‘Now More Than Ever’: How our Aboriginal Health Liaison Manager strives for health equity and cultural safety


Nicole Watt is the Manager of St Vincent’s Hospital Melbourne’s (SVHM) Aboriginal Health Liaison Service (AHLO).

She recently won the Emerging Leader accolade at SVHM’s Nursing Excellence Awards.

In her award nomination, her team described her as “exemplifying how excellence in nursing can reshape, reform, renew and lead models of care consistent with the vision of Cultural Safety.”

“That is, that all First Nations people have a positive experience at St Vincent’s.”

This Reconciliation Week, which is themed ‘Now More Than Ever’, we’re highlighting the impact Nicole’s work has had on our health service.

Health equity and cultural safety

Nicole became the AHLO Manager at St Vincent’s in 2021 after more than 20 years working in nursing.

“The service ensures SVHM provides an equitable service to all First Nations patients,” she said.

“My experience over 25 years as a nurse has been important for this role. My staff can ask clinical and cultural questions and I have the capacity to answer both.”

Within the focus of the AHLO service – of ensuring health equity for First Nations people – Nicole has worked on “too many projects to list”.

But her proudest is her work with the First Nations Health Equity Working Group on improving cultural safety in the Emergency Department (ED).

"Our work resulted in three different areas of cultural safety improvement in the ED,” she said.

The project introduced ‘Minimum triage’, which automatically triages First Nations patients at a minimum of category three to ensure timely and prioritised care.

It created a more welcoming environment for First Nations people in the ED by making the space more open and installing First Nations artworks.

The working group also resulted in identification of all First Nations patients with Aboriginal and Torres Strait Islander flags on SVHM’s patient administration system.

“It was a collaborative effort, and the group managed to deliver the initiatives during the peak of COVID,” Nicole said.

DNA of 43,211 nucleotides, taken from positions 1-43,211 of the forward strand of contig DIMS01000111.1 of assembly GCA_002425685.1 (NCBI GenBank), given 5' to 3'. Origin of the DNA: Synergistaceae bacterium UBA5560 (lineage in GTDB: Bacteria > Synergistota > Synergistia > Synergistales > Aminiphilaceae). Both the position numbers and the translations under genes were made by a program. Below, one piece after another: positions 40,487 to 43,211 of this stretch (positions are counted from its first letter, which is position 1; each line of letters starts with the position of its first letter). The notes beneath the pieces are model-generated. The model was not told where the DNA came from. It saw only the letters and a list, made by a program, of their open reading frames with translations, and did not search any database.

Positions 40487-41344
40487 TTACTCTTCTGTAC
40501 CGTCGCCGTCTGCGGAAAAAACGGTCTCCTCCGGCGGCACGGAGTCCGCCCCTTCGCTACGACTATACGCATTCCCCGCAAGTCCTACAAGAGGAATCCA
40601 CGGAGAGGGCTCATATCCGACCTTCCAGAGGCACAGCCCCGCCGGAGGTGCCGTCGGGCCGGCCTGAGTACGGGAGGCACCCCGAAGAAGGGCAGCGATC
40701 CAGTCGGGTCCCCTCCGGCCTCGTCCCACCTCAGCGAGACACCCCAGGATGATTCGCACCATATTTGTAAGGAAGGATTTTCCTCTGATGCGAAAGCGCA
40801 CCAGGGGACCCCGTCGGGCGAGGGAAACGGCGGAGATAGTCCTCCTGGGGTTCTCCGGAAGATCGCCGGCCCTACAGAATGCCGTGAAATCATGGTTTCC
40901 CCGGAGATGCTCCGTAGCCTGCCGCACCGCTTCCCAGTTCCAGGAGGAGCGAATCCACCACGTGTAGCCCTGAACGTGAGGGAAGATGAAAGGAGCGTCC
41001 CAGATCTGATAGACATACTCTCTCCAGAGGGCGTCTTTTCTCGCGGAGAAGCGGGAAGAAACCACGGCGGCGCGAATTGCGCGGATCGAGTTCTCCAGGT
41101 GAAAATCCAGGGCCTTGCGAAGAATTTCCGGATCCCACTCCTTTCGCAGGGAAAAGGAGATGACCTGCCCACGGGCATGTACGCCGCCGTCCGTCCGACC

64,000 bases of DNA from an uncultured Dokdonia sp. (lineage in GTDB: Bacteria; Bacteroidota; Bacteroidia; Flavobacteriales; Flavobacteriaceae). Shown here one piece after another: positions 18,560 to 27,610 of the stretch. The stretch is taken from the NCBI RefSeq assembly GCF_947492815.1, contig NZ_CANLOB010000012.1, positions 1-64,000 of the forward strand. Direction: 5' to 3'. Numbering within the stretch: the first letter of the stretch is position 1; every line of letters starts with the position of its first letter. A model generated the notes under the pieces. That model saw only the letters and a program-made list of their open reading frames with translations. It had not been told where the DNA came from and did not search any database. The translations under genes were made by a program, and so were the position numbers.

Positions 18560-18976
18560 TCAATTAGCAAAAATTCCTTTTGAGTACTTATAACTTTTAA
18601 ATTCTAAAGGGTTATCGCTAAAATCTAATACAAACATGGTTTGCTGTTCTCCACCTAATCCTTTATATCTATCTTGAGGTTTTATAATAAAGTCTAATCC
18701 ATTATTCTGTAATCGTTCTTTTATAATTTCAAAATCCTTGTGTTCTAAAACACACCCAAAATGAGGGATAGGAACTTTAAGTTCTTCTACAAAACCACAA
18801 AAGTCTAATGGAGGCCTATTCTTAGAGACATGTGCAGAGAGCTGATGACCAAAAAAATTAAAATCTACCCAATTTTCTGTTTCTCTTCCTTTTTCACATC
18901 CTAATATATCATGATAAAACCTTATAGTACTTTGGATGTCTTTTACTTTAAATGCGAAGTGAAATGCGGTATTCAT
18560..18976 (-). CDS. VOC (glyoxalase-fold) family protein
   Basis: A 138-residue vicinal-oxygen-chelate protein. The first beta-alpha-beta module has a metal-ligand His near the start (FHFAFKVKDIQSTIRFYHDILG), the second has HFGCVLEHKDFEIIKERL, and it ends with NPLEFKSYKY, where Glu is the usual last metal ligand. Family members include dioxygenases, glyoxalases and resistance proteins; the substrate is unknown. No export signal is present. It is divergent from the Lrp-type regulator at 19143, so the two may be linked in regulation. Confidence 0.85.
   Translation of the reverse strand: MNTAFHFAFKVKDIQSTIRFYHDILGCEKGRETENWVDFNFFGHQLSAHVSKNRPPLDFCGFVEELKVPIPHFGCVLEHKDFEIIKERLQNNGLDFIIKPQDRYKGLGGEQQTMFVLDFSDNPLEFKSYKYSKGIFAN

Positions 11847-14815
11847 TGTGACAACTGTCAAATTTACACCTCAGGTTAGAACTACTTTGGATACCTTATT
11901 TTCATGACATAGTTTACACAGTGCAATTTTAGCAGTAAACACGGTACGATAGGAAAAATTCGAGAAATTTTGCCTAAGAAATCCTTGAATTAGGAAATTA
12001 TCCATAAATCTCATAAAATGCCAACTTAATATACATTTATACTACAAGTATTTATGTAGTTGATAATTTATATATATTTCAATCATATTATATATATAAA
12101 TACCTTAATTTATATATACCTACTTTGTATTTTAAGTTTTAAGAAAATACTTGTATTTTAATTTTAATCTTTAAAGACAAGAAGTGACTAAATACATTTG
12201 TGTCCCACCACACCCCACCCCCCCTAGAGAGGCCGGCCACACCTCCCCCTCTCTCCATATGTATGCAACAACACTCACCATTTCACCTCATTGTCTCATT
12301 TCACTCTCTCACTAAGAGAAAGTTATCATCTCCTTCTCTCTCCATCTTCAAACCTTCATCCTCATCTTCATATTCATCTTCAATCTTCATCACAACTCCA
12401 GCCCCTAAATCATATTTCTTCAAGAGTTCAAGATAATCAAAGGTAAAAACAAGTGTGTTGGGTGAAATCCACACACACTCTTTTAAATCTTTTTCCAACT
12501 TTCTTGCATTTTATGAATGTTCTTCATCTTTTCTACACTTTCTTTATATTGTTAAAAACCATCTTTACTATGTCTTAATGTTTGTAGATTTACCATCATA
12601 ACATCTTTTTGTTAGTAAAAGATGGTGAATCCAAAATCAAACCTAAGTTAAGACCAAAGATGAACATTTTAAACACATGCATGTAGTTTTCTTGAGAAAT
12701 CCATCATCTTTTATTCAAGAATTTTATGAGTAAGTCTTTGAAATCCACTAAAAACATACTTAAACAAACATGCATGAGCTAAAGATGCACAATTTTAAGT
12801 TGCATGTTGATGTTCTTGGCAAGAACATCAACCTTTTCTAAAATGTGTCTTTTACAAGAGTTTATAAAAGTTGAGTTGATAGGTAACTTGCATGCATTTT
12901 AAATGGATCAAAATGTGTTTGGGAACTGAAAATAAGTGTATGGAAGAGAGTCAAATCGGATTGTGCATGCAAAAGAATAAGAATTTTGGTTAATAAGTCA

“Wait times have halved, First Nations patients have earlier access to AHLO’s and we can identify our patients more easily.

“The ED has been a great partner, and I am thankful for the changes that we have implemented together. “

The working group won the Al Spilman Cultural Safety Award in 2023.

Other projects that Nicole has helped to drive include:

- a Healthcare for the Homeless mobile vaccination van during Covid;

- a First Nations Nurse Outreach collaboration with Victorian Virtual Emergency Department and the Victorian Aboriginal Health Service (VAHS);

- and the introduction of a First Nations Identified Mental Health Nurse for our Social and Emotional Wellbeing program to ensure there is Aboriginal representation on the team. 

She was also crucial to finalising SVHM’s 2023 Memorandum of Understanding with VAHS.

Mentorship and working for community

In addition to the work she has put into specific projects and outcomes, Nicole has improved our health service through her mentorship of colleagues and care for her community.

“Through her mentorship and guidance, Nicole creates an environment where everyone is encouraged to pursue continuous learning and improvement,” her team wrote in her award submission.

“As an Aboriginal woman, she works and lives within the First Nations community.”

Nicole said she was proud of her commitment to health equity and the changes she had implemented at SVHM for her community.

“I am also proud of my resilience,” she said.

“It is hard to explain the unique challenges I have faced to those outside the First Nations Community, but I have had plenty, and I just keep getting back up again. “